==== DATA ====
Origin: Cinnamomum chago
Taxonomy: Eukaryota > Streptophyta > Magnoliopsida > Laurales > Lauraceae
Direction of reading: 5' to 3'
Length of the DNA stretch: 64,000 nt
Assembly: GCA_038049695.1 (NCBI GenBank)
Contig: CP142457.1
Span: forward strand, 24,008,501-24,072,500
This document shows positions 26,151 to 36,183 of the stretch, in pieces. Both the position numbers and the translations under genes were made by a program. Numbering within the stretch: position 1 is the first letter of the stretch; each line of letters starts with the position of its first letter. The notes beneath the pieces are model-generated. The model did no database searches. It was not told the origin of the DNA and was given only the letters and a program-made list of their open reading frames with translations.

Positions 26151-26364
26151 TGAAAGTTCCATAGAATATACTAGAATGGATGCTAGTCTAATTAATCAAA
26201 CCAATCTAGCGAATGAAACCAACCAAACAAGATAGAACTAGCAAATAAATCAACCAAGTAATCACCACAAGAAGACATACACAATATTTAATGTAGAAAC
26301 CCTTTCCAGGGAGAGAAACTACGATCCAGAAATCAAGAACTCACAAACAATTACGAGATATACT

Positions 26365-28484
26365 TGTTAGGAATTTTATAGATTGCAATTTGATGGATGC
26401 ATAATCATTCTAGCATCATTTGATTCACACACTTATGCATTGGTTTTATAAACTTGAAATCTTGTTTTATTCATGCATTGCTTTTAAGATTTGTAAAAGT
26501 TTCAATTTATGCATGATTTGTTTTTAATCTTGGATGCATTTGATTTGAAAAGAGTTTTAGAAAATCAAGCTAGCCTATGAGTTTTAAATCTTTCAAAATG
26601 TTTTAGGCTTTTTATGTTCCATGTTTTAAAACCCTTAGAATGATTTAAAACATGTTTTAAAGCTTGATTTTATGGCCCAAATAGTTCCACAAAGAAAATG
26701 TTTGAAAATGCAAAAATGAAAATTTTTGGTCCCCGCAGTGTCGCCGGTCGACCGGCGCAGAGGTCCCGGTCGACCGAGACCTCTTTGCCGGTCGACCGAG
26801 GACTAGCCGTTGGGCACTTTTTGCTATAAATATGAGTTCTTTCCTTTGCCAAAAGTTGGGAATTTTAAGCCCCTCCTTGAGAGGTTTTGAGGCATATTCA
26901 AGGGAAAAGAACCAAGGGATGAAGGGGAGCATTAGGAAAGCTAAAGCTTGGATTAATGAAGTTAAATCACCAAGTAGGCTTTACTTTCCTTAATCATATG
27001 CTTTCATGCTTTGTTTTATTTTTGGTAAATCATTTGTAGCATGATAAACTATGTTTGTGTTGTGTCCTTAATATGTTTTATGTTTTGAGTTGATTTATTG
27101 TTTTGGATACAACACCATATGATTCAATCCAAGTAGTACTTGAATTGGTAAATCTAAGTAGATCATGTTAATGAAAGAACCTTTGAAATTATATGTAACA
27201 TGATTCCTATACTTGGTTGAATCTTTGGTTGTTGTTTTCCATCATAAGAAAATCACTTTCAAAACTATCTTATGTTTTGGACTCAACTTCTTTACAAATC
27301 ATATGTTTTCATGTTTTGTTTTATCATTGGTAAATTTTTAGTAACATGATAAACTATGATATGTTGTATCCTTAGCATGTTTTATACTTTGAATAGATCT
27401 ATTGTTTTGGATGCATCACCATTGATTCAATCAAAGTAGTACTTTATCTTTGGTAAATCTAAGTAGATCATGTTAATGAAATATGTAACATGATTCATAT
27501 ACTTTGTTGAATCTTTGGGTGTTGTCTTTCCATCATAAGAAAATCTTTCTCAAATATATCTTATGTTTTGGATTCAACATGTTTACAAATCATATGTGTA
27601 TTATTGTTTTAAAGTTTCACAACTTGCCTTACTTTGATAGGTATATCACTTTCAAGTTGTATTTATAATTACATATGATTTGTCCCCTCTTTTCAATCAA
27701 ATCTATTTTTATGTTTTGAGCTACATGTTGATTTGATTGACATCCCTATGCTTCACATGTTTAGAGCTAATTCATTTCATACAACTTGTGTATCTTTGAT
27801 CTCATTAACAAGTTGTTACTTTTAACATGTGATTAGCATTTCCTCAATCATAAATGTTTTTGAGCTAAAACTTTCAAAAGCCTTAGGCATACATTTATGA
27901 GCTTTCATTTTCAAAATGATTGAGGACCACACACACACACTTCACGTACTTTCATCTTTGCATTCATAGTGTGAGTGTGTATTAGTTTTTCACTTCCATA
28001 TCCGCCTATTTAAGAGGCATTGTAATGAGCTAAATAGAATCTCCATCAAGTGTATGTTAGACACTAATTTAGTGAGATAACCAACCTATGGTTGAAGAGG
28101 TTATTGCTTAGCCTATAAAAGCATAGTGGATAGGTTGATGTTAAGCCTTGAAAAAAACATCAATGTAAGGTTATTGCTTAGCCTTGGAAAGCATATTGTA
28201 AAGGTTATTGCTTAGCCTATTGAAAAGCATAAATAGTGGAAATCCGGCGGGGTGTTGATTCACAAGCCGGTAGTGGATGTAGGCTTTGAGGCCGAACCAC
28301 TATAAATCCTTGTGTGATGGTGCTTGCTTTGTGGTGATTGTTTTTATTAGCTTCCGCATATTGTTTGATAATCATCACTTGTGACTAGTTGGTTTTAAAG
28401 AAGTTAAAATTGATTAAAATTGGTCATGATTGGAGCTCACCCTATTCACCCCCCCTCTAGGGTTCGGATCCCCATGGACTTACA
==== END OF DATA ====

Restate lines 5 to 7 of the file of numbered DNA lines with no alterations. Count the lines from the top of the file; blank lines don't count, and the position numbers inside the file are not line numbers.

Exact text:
Assembly: GCA_038049695.1 (NCBI GenBank)
Contig: CP142457.1
Span: forward strand, 24,008,501-24,072,500